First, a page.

The White TIger
The White Tiger (streaming on Netflix) is a blistering social commentary/pitch-black dark comedy about an ambitious young man who yearns to rise from his poor Indian village to a comfortable life in the big city. It is focused on class, family, the relationship between servant and master and what one needs to do to make the transition the movie’s protagonist aspires toward. It contains moments of power and cutting insight, even if it repeats some of its points one time too many. It also doesn’t quite know when to end. The White Tiger is most successful when it keeps its plot moving, watching as its “hero” desperately attempts to make his way up the social ladder. It is a good movie, with stretches of greatness.
Balram lives with his family in the small town of Laxmangarh. A smart kid, he is given the opportunity to study in Delhi. Instead, his Grandmother forces him to work to support the family. Years later, the mafia-esque family who runs the town needs a driver for their son who has recently returned from America. Though he doesn’t know how to drive, Balram sees his destiny and begins his journey as an opportunistic entrepreneur.
Writer/director/producer/co-editor Ramin Bahrani (adapting the 2008 novel by Aravind Adiga) does a very good job of establishing his themes and allowing them to play out to their logical conclusions. However, there are two ways in which The White Tiger goes wrong. The first is with its narration. It is helpful at the beginning, to get us to understand Balram’s world and his mindset. Unfortunately, Bahrani is a little over reliant on it as the story goes on, using it to tell us how Balram is changing, instead of always showing. It becomes a crutch for hammering home information, as opposed to a tool to deliver the screenplay’s message more effectively (for example, its chicken coop metaphor, which works well early, before being beaten into the ground).
The second is the pacing in the middle and the end, where it kind of steps all over the impact of its final few scenes. Balram is chosen as the personal driver for the generous (comparatively speaking) Ashok and his progressive wife, Pinky. He goes with them to the big city so Ashok can represent his family in bribing important members of the Indian government. Once it has been clearly established that the caste system has ingrained the idea of loyalty into people like Balram, to the point that he believes it is an honor just to be able to serve Ashok, we can move on to see how Balram deals with the abuse he routinely receives. And whether or not he ever acknowledges the anger that has been building in him since his childhood was taken from him. Yet it lingers on the details of his life as a servant and his frustrating relationship with Ashok.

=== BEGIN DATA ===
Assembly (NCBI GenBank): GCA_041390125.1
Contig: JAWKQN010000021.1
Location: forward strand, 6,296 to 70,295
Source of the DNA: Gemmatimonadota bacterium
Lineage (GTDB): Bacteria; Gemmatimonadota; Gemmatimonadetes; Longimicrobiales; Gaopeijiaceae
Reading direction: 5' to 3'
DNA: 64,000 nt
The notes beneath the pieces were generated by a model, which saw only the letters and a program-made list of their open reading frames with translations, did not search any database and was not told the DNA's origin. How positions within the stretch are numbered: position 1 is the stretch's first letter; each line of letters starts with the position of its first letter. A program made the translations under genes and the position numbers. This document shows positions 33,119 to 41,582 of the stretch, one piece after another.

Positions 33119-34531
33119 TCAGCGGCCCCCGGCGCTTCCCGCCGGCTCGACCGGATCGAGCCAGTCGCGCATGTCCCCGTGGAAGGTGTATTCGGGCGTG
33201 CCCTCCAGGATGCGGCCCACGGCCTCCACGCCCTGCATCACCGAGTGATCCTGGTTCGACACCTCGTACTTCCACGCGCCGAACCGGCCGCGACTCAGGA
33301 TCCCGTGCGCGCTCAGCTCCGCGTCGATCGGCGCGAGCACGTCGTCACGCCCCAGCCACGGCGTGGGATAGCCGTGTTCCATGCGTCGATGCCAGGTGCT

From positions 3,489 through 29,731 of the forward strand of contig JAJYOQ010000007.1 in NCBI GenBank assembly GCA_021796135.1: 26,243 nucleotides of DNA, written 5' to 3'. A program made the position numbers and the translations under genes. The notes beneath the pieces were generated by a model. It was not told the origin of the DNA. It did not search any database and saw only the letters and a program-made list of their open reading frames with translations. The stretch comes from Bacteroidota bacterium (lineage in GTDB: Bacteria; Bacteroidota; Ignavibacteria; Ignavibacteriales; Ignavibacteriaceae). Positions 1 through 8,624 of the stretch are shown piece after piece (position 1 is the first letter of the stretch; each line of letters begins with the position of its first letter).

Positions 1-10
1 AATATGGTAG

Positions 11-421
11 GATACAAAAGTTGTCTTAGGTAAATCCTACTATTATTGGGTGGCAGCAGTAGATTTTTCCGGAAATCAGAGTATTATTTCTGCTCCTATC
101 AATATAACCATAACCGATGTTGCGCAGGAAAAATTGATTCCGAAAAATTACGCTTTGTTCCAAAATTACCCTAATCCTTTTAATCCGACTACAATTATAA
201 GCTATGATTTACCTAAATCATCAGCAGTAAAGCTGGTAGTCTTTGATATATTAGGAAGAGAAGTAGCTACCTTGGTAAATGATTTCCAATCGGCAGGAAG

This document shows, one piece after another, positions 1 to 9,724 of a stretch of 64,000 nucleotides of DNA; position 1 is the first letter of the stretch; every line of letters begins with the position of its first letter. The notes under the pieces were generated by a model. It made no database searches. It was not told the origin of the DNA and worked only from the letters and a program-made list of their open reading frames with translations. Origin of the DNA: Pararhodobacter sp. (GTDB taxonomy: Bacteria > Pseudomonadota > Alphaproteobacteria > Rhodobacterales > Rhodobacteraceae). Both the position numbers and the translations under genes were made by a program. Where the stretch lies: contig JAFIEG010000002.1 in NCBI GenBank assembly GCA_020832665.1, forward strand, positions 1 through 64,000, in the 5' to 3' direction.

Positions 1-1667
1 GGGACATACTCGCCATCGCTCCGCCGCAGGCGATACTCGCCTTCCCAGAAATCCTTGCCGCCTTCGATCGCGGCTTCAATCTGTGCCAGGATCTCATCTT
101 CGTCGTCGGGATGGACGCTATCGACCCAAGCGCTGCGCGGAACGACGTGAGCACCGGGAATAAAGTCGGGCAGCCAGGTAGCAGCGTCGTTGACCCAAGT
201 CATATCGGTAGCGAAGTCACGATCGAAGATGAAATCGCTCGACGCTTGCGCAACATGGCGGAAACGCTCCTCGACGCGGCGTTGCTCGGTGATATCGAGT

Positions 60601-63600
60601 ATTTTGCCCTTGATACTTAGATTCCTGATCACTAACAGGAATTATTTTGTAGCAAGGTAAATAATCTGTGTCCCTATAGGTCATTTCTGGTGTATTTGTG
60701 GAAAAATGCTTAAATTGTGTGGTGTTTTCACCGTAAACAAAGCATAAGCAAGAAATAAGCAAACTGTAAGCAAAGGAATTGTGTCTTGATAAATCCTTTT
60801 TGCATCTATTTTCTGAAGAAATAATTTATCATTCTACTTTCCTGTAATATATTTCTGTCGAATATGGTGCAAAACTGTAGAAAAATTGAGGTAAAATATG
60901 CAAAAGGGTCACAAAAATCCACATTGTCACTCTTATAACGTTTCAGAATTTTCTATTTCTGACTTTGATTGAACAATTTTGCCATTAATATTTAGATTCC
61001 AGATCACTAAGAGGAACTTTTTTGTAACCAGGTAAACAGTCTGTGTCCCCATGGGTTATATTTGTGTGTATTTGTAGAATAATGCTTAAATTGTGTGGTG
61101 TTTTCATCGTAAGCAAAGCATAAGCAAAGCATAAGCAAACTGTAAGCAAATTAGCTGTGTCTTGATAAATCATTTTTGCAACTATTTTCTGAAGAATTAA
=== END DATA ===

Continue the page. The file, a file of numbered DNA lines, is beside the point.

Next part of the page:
Okay, that last part is really interesting for a while and provides the spark for Balram justifying his worst actions. Still, The White Tiger probably dawdles for about 10-20 minutes too long, after we have already gotten the concept that, once born into the darkness, being a servant is the best life you can hope for. Balram’s arc is fascinating as it evolves, but too much time is spent delaying its evolution in favor of overexplaining why he has to do what he will do.
Balram is played by Adarsh Gourav with a sneaky intelligence that makes me think he knows exactly what he is doing. He has this way of smiling at his masters where his mouth is smiling while his eyes are not. He seems to accept his place, but his eyes say something different. The fact that Gourav lets us sense this without giving it away with his body language or line delivery is incredibly impressive (and part of the reason why the narration is so unsatisfying).
Rajkummar Rao and Priyanka Chopra, as Ashok and Pinky, play well off of him, as well as each other. They are the “nice” masters, who treat him like a friend when it is convenient. That is enough for him to appreciate them, though there is always the possibility that what he actually admires is their privilege. That relationship is the heart of the movie and all three actors do an excellent job of getting across the story’s themes in their performances.
In the world of The White Tiger, the poor have a ceiling and the rich have a floor that is still far above the poor’s ceiling. Balram says his people are fine with the arrangement. That makes it all the more interesting to see him rebel against it. Though it has its flaws, the material that works here is strong enough that I expect it to stay with me for some time.
3¼ out of 5
Adarsh Gourav as Balram
Rajkummar Rao as Ashok
Priyanka Chopra as Pinky Madam
Vijay Maurya as The Mongoose
Mahesh Manjrekar as The Stork
Directed and Screenplay by Ramin Bahrani